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Avoiding the grain contract blues

Delivery contracts aren’t the only game in town when it comes to managing price risk

Prices are high, but production is down. For farmers who signed forward pricing contracts that’s a difficult position. A different strategy might have given them the same protection with less risk.

The old saying goes “you’ll never go broke selling crops for a profit,” — but you could be in a financial pickle if you don’t deliver what you sold.

That hard financial reality has put the long tradition of forward pricing contracts under the microscope this year. It’s prompting questions about the responsibility farmers and grain companies have to honour them and what alternatives there are for farmers to lock in good prices while limiting production risk.

On one of them is futures options — a type of price insurance.

It’s unclear how many farmers can’t fill their contracts, but there are some following the worst drought in years.

In most cases those farmers are obliged to buy crops from another source and deliver them, or buy their contracts back. Either way is expensive, especially this year because crop prices have risen a lot since many farmers priced.

Why it matters: It make sense to lock in profitable prices, but forward contracts trade price risk for production risk. Futures options are a different way to capture a ‘floor price.’

In August the Keystone Agricultural Producers (KAP) wrote the Western Grain Elevator Association (WGEA) asking its members — Canada’s major grain companies — to reduce their “administrative fees” for farmers who can’t fill their delivery contracts because of low yields.

That prompted some social media posts about farmers’ contractual obligations and ways to reduce farmers’ risk in volatile markets. One came from Warren Ellis, past owner of Ellis Seeds at Wawanesa.

Ellis posted on Facebook farmers can use futures options.

Warren Ellis. photo: Supplied

“There are tools out there that farmers can use so that they don’t have that risk,” Ellis later said in an interview Sept. 15. “All organizations, ag related, should be educating farmers to those opportunities because we spend so much time on the production side of things and we do very little on the marketing side and farmers need to know as much about marketing as we do about growing crops.”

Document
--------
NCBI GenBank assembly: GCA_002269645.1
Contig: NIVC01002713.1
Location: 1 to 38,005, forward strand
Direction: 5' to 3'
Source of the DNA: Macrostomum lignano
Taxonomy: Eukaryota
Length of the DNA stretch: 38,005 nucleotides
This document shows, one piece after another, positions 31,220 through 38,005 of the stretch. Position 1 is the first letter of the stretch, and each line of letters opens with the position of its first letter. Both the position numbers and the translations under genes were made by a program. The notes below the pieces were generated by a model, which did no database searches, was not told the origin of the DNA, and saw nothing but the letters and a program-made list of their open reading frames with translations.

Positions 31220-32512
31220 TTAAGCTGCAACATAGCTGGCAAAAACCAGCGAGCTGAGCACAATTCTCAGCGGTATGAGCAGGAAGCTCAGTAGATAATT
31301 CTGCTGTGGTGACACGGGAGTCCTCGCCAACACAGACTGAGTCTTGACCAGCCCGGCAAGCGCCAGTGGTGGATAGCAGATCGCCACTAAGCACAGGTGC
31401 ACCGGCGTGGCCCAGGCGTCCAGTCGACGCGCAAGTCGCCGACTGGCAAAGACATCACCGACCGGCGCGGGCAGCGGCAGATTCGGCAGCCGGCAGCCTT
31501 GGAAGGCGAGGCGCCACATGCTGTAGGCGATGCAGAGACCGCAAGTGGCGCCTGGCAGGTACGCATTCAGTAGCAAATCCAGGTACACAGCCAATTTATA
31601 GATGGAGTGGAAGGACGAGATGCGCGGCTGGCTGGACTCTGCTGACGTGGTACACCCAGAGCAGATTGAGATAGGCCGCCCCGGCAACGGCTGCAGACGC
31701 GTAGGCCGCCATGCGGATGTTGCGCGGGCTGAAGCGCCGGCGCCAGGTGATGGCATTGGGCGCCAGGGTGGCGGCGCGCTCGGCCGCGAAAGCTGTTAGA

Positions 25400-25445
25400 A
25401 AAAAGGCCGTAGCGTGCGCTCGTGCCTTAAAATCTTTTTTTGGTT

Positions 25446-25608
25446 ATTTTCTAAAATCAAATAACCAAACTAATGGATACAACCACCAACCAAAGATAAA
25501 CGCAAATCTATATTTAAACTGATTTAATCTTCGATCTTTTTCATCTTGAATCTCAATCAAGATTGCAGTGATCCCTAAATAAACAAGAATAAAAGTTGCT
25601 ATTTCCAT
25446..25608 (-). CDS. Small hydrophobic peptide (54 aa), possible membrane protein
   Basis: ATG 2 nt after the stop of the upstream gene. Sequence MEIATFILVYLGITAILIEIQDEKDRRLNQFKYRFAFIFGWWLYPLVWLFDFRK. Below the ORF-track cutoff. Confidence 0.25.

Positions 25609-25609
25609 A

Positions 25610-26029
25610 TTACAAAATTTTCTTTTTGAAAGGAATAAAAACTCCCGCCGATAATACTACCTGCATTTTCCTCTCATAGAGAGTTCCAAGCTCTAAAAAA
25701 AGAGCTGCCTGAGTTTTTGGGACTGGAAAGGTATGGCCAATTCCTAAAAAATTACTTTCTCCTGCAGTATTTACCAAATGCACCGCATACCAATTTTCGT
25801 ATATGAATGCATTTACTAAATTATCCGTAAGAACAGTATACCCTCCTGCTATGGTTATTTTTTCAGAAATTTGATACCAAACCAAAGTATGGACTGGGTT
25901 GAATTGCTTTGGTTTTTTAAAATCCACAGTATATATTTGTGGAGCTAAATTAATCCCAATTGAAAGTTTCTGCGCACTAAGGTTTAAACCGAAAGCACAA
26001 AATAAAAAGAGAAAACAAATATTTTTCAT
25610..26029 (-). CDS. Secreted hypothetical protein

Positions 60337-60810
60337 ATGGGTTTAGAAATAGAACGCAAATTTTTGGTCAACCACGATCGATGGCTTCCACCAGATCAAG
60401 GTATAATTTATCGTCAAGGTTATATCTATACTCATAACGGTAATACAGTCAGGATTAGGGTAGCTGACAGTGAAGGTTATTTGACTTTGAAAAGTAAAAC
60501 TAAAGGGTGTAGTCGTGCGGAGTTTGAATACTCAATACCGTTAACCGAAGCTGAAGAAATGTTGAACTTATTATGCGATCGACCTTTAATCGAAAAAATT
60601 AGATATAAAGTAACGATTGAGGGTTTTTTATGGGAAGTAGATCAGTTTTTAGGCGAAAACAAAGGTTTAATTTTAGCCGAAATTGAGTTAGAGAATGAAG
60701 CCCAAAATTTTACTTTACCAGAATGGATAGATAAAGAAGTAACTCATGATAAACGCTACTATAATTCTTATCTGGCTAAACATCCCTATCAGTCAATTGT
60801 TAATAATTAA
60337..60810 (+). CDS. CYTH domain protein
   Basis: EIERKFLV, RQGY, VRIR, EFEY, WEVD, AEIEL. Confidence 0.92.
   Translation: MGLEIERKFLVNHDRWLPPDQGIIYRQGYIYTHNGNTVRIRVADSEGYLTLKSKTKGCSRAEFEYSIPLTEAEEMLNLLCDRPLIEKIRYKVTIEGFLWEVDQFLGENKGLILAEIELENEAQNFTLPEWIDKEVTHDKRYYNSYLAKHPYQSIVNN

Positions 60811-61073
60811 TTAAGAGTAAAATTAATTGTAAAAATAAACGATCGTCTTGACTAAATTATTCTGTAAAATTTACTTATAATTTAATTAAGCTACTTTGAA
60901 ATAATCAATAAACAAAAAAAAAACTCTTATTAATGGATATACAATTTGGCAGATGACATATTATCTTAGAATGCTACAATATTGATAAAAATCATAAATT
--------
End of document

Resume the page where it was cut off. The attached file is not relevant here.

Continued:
A futures option is a type of security that grants the trader the right, but not the obligation, to buy or sell a futures contract at a specific price by a specific date.

  • Read more: Futures options by the numbers

Options have been around for decades. But according to some experts they are expensive and thinly traded making them at times hard to exercise. But Ellis said he didn’t experience either issue and used options often.

Options are an alternative to forward selling to an elevator with no production risk.

With options, for a fee, a farmer can lock in a minimum price on as many bushels as they want, still capture price increases, and if there’s a crop failure, not have to buy back their contract or buy the crop from someone else and deliver it.

“It’s strictly (price) insurance,” Ellis said. “You just walk away from the insurance policy basically.”

The fee is akin to an insurance premium. The cost is connected to the floor price the farmer wants to insure. The higher the insured price, the higher the fee.

Options costs vary, but locking in a minimum $10 a bushel for canola might cost 30 cents a bushel, he said. Locking in $16 might cost $1 a bushel.

“That ($1 a bushel) might seem pricey but you’ve got to remember what you’re insuring,” Ellis said.

“It costs you a lot more to insure a million-dollar home as opposed to a $300,000 home. But if farmers want to insure 40 bushels an acre and it’s costing them $1 a bushel that becomes one of your major expenses on your balance sheet. But at the same time you’ve got to look at what you’re insuring and if it costs you $1 to get $16, hmm, I think that’s a pretty good trade.”

And if the price goes to $20 the farmer simply doesn’t exercise the option and gets that price when they deliver to the elevator (example).

And if the farmer doesn’t have the grain to deliver they don’t have to buy the grain from somewhere else or buy back their contract.

KAP’s appeal to grain companies seems like something a farm organization would do. But it rubbed some farmers the wrong way — something KAP president Bill Campbell acknowledged.

“We’ve had calls on both sides of the fence, but those that are impacted feel that it is a significant issue for them,” he said in an interview Sept. 15.

As one farmer put it in a document obtained by the Manitoba Co-operator “a contract is a contract and has to be honoured by both parties (farmers and grain companies).”